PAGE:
java pdf 417 reader EXERCISE 9-1 Creating a Thread and Putting It to Sleep in Java

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EXERCISE 9-1 Creating a Thread and Putting It to Sleep
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In this exercise we will create a simple counting thread. It will count to 100, pausing one second between each number. Also, in keeping with the counting theme, it will output a string every ten numbers.
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1. Create a class and extend the Thread class. As an option, you can implement the Runnable interface. 2. Override the run() method of Thread. This is where the code will go that will output the numbers. 3. Create a for loop that will loop 100 times. Use the modulo operation to check whether there are any remainder numbers when divided by 10. 4. Use the static method Thread.sleep() to pause. The long number represents milliseconds.
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To understand yield(), you must understand the concept of thread priorities. Threads always run with some priority, represented usually as a number between 1 and 10 (although in some cases the range is less than 10). The scheduler in most JVMs uses preemptive, priority-based scheduling. This does not mean that all JVMs use time slicing. The JVM specification does not require a VM to implement a time-slicing scheduler, where each thread is allocated a fair amount of time and then sent back to runnable to give another thread a chance. Although many JVMs do use time slicing, another may use a scheduler that lets one thread stay running until the thread completes its run() method.
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In most JVMs, however, the scheduler does use thread priorities in one important way: If a thread enters the runnable state, and it has a higher priority than any of the threads in the pool and higher than the currently running thread, the lower-priority running thread usually will be bumped back to runnable and the highest-priority thread will be chosen to run. In other words, at any given time the currently running thread usually will not have a priority that is lower than any of the threads in the pool. The running thread will be of equal or greater priority than the highest priority threads in the pool. This is as close to a guarantee about scheduling as you ll get from the JVM specification, so you must never rely on thread priorities to guarantee correct behavior of your program.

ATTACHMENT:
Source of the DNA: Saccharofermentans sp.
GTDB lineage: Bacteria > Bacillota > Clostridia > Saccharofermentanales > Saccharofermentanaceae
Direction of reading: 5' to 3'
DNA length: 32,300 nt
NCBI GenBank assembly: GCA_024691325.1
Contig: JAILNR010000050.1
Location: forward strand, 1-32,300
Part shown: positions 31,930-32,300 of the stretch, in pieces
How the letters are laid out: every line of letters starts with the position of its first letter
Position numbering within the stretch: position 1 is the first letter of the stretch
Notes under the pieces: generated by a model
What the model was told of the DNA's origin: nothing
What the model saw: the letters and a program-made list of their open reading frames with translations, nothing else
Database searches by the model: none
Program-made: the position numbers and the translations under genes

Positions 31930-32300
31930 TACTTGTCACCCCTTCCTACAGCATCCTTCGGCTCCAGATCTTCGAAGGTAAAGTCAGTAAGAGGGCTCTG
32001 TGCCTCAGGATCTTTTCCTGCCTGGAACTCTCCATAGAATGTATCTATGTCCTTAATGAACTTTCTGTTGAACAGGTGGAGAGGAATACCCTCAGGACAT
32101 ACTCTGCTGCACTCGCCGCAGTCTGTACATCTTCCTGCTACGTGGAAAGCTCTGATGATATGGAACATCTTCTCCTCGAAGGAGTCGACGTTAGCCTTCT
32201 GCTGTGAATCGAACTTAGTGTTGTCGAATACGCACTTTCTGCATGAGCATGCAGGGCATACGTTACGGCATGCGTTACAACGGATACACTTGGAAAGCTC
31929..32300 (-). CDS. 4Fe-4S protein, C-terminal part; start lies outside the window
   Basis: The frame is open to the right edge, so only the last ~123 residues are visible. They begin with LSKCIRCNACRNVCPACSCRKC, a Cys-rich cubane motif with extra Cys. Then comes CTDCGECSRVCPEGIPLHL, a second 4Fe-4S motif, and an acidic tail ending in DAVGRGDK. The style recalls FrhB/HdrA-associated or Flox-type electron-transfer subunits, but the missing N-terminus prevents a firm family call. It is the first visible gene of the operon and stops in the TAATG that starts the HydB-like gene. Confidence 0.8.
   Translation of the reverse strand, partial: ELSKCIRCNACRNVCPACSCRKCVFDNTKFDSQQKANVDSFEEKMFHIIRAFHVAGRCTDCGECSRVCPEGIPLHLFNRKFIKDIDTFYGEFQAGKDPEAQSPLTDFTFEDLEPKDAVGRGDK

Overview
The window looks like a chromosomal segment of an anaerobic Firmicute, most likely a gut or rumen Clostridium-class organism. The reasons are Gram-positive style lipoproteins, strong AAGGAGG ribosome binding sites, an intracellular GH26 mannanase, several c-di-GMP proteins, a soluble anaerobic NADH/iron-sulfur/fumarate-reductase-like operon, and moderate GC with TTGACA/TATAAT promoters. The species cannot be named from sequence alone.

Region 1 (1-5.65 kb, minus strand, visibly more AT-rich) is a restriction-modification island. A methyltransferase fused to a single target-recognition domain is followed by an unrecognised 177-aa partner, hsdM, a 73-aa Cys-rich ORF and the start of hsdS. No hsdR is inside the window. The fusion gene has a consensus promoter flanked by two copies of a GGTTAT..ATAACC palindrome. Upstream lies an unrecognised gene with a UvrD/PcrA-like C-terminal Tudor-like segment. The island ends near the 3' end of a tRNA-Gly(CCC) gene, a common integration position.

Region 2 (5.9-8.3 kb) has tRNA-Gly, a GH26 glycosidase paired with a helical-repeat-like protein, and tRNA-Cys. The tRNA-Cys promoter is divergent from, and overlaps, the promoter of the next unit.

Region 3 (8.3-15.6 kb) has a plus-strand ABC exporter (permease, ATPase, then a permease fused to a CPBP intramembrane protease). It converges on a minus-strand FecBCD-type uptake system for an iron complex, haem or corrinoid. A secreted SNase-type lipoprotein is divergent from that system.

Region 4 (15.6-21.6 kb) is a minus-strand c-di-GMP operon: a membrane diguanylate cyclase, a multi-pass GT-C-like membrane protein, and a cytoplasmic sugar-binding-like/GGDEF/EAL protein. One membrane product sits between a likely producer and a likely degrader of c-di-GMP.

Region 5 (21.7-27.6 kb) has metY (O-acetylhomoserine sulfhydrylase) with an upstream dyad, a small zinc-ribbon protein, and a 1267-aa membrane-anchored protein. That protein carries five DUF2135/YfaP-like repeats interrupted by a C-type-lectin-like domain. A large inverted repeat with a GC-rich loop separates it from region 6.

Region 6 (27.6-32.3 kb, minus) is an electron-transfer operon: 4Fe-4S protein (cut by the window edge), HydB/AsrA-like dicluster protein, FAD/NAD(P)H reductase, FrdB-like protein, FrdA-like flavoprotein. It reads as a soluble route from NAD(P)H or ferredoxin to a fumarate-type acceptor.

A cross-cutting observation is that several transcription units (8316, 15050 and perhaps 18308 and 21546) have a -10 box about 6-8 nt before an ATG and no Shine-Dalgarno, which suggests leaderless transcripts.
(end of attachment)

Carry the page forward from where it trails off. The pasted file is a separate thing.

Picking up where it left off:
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Don't rely on thread priorities when designing your multithreaded application. Because thread-scheduling priority behavior is not guaranteed, use thread priorities as a way to improve the efficiency of your program, but just be sure your program doesn't depend on that behavior for correctness.
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What is also not guaranteed is the behavior when threads in the pool are of equal priority, or when the currently running thread has the same priority as threads in the pool. All priorities being equal, a JVM implementation of the scheduler is free to do just about anything it likes. That means a scheduler might do one of the following (among other things):
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Pick a thread to run, and keep it there until it blocks or completes its
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run() method.
Time slice the threads in the pool to give everyone an equal opportunity to run.
Setting a Thread s Priority A thread gets a default priority that is the priority of the thread of execution that creates it. For example, in the code
public class TestThreads { public static void main (String [] args) { MyThread t = new MyThread(); } }
the thread referenced by t will have the same priority as the main thread, since the main thread is executing the code that creates the MyThread instance.
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You can also set a thread s priority directly by calling the setPriority() method on a Thread instance as follows:
FooRunnable r = new FooRunnable(); Thread t = new Thread(r); t.setPriority(8); t.start();
Priorities are set using a positive integer, usually between 1 and 10, and the JVM will never change a thread s priority. However, the values 1 through 10 are not guaranteed, so if you have, say, ten threads each with a different priority, and the current application is running in a JVM that allocates a range of only five priorities, then two or more threads might be mapped to one priority. The default priority is 5. The Thread class has three constants (static final variables) that define the range of thread priorities:
Thread.MIN_PRIORITY (1) Thread.NORM_PRIORITY (5) Thread.MAX_PRIORITY (10)
So what does the static Thread.yield() have to do with all this Not that much, in practice. What yield() is supposed to do is make the currently running thread head back to runnable to allow other threads of the same priority to get their turn. So the intention is to use yield() to promote graceful turn-taking among equal-priority threads. In reality, though, the yield() method isn t guaranteed to do what it claims, and even if yield() does cause a thread to step out of running and back to runnable, there s no guarantee the yielding thread won t just be chosen again over all the others! So while yield() might and often does make a running thread give up its slot to another runnable thread of the same priority, there s no guarantee.
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